Up until the moment after the motion to approve the petition to establish Imagine Schools of Imperial County (California) was made at the meeting of the Imperial County Board of Education, no one knew how the decision would go. Not that folks hadn’t gone through this same process before. Imagine Schools had a long and checkered history in Imperial County, having a previous school shut down for academic failure and no luck attempting to reopen with the County Board in 2019.
As required by statute, the staff of the Imperial County Office of Education had published their analysis of the petition. They opined that the petition met the standard specified as necessary to be considered for approval as a countywide benefit charter school, although their analysis lacked any history of the chain in Imperial County. The folks from Imagine looked confident in the front row they occupied.
But what followed the motion to approve the petition was a surprise: Nothing. No board member stepped up to second the motion and, without the second, no vote could proceed. At a subsequent meeting, the board made official what had already been determined:
WHEREAS, during the public hearing on the Petition held on May 8, 2023, a motion was made to adopt a resolution to approve the Petition subject to the conditions listed therein, with an amendment that would grant a three-year charter term, rather than the proposed five-year charter term; however, that motion failed due to the lack of a second;
And, finally, it was resolved:
The County Board hereby denies the Petition to establish Imagine Schools Imperial County.
Imagine Schools is a national charter network with schools in several states. ITPI previously wrote a research brief which dug into some of the fiscal issues around the country. Some of the questions we raised in the brief were resolved in an audit but many of their practices are still questionable.
Imagine operated a charter school—Imagine Schools Imperial Valley (ISIV)—that was authorized by El Centro Elementary School District from 2010 until 2018, when it was denied renewal by the district. In September 2018, after California Department of Education staff recommended denial, it withdrew its appeal to the State Board of Education. It subsequently submitted a countywide charter petition to the Imperial County Board for a proposed school called Imagine Schools Imperial County (ISIC), although it was the same school as the recently shut down ISIV. The petition was denied by the County board in September 2019 and the school in Imperial Valley was shut down. Despite its shaky performance, the school had entered into an expensive long-term lease prior to losing its charter, for which it continues to have to pay rent of approximately $1.2 million annually despite having no students occupying the school since 2018. Reopening the school would solve this revenue problem for the chain.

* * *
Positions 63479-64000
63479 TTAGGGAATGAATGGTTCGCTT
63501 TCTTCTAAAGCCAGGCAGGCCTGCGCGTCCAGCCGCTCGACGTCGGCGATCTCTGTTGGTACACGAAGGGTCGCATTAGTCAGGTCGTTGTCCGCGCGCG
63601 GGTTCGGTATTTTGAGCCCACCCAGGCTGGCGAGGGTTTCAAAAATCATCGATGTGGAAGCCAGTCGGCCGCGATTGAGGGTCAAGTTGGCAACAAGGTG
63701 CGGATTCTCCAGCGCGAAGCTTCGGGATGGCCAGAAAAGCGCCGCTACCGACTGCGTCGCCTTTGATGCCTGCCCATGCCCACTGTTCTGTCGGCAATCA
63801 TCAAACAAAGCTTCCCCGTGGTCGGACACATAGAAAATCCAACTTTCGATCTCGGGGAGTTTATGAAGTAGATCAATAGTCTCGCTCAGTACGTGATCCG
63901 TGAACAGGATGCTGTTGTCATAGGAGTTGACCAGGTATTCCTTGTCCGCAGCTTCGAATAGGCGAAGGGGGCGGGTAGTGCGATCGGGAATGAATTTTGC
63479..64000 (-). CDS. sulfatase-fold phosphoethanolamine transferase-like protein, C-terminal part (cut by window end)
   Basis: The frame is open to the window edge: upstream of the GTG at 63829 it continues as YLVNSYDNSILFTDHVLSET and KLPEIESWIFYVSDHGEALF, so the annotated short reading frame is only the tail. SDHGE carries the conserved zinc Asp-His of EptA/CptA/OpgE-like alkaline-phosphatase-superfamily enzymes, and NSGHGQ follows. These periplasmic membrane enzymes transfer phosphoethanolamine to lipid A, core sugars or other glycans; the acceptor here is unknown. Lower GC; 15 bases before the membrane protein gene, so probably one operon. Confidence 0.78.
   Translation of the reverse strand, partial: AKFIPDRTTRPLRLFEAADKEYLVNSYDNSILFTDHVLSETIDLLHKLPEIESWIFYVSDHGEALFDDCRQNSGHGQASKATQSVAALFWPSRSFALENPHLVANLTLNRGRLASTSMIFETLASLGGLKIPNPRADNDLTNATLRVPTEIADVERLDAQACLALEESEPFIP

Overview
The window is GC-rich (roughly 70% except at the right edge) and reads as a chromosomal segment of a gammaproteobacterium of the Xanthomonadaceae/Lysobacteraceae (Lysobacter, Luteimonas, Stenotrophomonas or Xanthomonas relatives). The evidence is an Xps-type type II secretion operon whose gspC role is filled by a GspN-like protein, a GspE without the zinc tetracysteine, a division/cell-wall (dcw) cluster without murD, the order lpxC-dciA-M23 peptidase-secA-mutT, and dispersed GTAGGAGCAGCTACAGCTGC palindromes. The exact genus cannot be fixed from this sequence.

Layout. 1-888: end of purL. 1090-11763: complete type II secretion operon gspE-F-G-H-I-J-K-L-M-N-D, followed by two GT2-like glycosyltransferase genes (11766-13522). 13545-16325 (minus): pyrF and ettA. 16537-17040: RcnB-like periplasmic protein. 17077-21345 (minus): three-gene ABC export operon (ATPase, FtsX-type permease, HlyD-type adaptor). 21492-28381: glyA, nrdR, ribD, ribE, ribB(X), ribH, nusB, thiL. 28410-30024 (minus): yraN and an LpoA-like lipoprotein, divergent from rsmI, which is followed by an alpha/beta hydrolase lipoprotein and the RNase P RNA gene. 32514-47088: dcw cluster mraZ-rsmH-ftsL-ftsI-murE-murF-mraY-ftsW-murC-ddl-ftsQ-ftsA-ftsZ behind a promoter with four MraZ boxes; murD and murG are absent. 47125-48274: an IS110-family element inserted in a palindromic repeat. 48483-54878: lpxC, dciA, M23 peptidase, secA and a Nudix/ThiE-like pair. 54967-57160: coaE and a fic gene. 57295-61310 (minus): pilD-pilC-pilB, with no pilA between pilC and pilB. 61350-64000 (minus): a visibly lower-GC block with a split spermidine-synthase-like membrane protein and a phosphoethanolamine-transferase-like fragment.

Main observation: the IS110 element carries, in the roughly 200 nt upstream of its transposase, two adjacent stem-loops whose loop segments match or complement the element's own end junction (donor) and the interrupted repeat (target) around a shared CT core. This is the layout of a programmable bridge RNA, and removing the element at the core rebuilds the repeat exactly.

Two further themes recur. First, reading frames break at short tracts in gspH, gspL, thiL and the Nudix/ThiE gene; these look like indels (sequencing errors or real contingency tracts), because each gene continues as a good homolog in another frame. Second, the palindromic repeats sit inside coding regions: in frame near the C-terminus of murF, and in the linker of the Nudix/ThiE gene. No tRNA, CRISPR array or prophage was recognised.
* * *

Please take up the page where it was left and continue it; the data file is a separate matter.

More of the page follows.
This year, the Imperial County Office of Education received a countywide benefit charter petition from Imagine Schools Imperial County which would have allowed Imagine School to operate as an independent school system outside any existing school district. Six district school boards within the county released a joint statement protesting the return of Imagine School, saying the charter was trying to bypass the local district approval process. Imagine proposed the countywide benefit charter petition to the Imperial County Office of Education, in an apparent end run around preferred local school board approval, without explaining past failures,” the joint press release reads.
With their leadership publicly opposed to the charter, these districts mobilized. Teachers and classified employees unions organized and turned out in opposition to the charter, with constant communications among them to keep up to date and coordinate for the packed, pivotal meeting where the Board ultimately decided.
Petra Oviedo, Labor Relations Representative with the California School Employees Association, was one of the organizers who addressed the board. “The fact that you have administrators, superintendents, educators, and classified staff from all over Imperial County School District here present to show their opposition is to be noted and taken into consideration,” she told them.
ITPI submitted a letter asking that the board deny the petition and pointed out a number of issues with Imagine, including questionable financial practices, inadequate academic analysis, complete lack of community impact analysis, and inadequate analysis of meeting criteria for countywide charter. In particular, we highlighted Imagine Schools’ track record in California, which reflects significant disparities in the students they serve. With their existing charter in Riverside County, the most concerning issue is the precipitous drop in the enrollment of socioeconomically disadvantaged students. In the 2017-18 school year, 85.4% of students enrolled at Imagine Schools Riverside were socioeconomically disadvantaged. By 2021-22, the percentage of socioeconomically disadvantaged students had plummeted by almost 30 percentage points to 56.5%. Over that same time span, Riverside County’s percentage of socioeconomically disadvantaged students grew from 66.7% in 2017-18 to 69.1%. Imagine Riverside currently enrolls no homeless students.
While this time, we carried the day, we know that the attempts to privatize public education in many forms will continue. And while every charter proposal is different, the success in holding the line in Imperial Valley presents a model of how an informed and organized coalition can defeat those attempts.
Senior Policy Advisor